The English Court of Appeal in Imerman v. Imerman June 2010 struck a deadly blow to parties in a divorce action who surreptitiously obtain financial documents belonging to their spouse.
In high net worth divorce cases, where assets may be held in several jurisdictions and where a spouse may decline to disclose all of his/her assets, the non-owning spouse’s method of gathering information and documents frequently includes scouring home offices, kitchen drawers and bedroom end tables.
Often this evidence is crucial in providing proof of off-shore bank accounts and other assets including trusts set up in tax haven countries. Once the evidence is obtained and provided to opposing counsel, the practical onus is on the spouse who owns the assets to provide an explanation.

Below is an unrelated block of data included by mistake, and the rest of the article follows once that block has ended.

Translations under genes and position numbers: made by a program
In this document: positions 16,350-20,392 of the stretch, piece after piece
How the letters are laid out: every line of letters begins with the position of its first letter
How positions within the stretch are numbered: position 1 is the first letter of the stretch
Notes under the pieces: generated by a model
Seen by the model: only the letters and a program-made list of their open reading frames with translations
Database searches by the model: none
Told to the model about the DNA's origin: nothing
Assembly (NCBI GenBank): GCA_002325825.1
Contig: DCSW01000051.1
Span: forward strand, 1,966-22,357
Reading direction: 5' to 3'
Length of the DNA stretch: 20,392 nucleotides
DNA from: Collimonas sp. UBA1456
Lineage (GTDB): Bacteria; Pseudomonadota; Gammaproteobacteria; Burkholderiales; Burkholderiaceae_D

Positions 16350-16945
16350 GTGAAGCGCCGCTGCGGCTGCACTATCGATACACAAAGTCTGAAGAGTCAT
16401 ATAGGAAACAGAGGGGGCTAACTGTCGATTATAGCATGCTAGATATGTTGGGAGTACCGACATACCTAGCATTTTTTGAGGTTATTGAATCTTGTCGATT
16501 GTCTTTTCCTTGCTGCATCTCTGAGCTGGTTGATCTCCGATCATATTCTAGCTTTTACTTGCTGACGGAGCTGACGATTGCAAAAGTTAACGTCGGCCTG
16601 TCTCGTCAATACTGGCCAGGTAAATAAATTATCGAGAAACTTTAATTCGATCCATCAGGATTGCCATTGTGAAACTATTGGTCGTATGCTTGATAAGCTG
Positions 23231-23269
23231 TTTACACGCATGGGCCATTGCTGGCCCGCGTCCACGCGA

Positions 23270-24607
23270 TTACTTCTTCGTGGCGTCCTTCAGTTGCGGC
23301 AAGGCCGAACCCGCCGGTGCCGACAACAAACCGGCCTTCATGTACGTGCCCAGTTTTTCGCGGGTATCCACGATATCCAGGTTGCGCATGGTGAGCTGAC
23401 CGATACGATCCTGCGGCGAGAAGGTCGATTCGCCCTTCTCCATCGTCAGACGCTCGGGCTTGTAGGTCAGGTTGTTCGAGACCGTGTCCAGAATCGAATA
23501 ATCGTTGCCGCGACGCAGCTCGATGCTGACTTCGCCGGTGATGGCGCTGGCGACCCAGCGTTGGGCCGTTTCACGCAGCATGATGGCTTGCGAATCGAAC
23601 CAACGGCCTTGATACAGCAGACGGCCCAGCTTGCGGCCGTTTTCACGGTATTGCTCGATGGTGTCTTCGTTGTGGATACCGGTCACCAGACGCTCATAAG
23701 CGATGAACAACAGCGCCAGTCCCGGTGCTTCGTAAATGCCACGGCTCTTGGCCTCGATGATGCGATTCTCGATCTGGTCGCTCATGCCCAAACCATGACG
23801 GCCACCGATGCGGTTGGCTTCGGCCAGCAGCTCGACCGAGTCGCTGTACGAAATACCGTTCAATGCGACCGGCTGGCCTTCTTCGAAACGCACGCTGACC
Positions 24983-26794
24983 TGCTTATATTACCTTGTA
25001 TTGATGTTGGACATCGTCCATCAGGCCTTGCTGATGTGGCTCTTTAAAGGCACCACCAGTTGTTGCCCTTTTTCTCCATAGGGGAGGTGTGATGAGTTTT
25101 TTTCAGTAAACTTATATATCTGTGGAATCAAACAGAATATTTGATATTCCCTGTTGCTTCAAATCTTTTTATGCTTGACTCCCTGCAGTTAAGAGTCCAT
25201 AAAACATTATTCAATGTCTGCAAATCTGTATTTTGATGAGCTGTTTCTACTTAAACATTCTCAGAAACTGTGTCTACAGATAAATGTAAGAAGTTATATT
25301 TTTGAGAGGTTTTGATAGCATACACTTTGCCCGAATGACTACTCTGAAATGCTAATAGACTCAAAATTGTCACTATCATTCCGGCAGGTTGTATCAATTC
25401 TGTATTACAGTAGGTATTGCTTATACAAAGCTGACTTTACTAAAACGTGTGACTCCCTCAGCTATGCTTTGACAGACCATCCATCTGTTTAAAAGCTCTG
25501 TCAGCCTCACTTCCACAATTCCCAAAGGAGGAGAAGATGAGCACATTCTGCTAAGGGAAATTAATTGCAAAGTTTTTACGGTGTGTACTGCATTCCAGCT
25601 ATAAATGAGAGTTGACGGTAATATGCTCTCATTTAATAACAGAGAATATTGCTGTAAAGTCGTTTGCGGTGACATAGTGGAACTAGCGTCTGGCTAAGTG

In British Columbia the court has held in Cunha v. Cunha that where there is incomplete disclosure, the court will presume that the hidden assets are as valuable as the disclosed assets. Without a credible explanation the non-owning spouse is often awarded all the disclosed assets, instead of just fifty percent of the assets.
The English Court of Appeal has now blocked that avenue to spouses (usually women) who are seeking their rightful share of family property. Based on this new law, the Court will not admit evidence that has been obtained by subterfuge by a spouse or an agent for a spouse.
This law will be devastating to spouses whose only real chance of obtaining a fair division of assets is to ferret them out themselves. The winners will now be those who perfect the practice of non-disclosure and that is simply wrong.
Lawdiva aka Georgialee Lang